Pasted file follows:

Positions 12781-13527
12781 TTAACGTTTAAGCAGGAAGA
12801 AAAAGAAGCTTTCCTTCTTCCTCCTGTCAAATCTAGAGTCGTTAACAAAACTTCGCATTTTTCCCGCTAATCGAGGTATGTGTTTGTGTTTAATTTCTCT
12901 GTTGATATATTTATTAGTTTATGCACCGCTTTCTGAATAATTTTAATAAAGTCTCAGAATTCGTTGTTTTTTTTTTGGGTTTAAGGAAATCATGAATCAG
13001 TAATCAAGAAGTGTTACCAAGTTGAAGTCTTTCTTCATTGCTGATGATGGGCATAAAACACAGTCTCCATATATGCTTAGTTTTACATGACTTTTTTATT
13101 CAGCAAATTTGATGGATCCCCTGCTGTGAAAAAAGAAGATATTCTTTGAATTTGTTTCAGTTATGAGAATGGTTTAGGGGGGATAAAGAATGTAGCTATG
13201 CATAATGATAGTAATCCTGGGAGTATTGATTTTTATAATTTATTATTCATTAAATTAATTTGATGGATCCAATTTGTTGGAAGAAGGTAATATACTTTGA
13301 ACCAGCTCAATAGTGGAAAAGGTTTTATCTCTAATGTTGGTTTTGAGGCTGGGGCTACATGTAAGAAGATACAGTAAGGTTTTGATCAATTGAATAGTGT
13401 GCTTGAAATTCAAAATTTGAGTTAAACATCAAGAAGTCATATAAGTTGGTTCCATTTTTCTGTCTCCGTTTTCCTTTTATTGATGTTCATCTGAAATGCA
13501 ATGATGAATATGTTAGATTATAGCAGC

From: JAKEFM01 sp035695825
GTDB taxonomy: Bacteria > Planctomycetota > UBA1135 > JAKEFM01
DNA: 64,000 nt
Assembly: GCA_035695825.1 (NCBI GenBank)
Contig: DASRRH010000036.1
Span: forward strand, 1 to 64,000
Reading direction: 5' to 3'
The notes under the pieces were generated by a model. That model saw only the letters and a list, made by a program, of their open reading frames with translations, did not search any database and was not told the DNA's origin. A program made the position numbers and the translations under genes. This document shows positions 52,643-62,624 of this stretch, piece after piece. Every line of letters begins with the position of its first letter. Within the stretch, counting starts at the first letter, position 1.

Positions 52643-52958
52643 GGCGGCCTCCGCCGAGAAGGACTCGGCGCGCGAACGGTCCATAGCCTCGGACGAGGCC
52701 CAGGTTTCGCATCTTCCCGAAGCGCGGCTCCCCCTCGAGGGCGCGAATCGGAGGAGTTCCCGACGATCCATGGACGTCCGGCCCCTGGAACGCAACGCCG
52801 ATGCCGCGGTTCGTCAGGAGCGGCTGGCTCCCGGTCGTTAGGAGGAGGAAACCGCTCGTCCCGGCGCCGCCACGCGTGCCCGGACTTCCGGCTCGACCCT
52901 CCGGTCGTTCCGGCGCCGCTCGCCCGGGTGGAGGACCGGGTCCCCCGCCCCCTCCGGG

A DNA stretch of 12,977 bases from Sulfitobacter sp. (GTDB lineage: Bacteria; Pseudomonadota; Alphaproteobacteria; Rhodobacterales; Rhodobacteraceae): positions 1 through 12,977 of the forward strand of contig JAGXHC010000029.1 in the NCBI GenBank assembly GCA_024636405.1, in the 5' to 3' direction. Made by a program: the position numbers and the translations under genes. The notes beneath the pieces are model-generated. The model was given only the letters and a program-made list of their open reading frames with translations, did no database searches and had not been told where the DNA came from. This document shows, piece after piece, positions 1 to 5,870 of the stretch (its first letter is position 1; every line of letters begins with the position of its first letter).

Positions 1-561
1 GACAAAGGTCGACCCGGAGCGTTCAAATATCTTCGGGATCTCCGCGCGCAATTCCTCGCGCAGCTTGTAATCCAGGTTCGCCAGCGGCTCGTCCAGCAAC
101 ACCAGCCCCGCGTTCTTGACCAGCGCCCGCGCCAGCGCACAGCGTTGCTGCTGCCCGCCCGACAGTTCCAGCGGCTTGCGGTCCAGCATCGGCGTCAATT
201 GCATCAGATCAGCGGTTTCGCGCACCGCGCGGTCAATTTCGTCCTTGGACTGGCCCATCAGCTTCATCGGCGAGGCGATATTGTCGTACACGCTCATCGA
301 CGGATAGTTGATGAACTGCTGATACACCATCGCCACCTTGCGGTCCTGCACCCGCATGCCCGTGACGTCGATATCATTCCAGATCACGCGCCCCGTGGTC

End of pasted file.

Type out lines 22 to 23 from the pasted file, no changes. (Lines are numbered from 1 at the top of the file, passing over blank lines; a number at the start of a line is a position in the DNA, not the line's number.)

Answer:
52801 ATGCCGCGGTTCGTCAGGAGCGGCTGGCTCCCGGTCGTTAGGAGGAGGAAACCGCTCGTCCCGGCGCCGCCACGCGTGCCCGGACTTCCGGCTCGACCCT
52901 CCGGTCGTTCCGGCGCCGCTCGCCCGGGTGGAGGACCGGGTCCCCCGCCCCCTCCGGG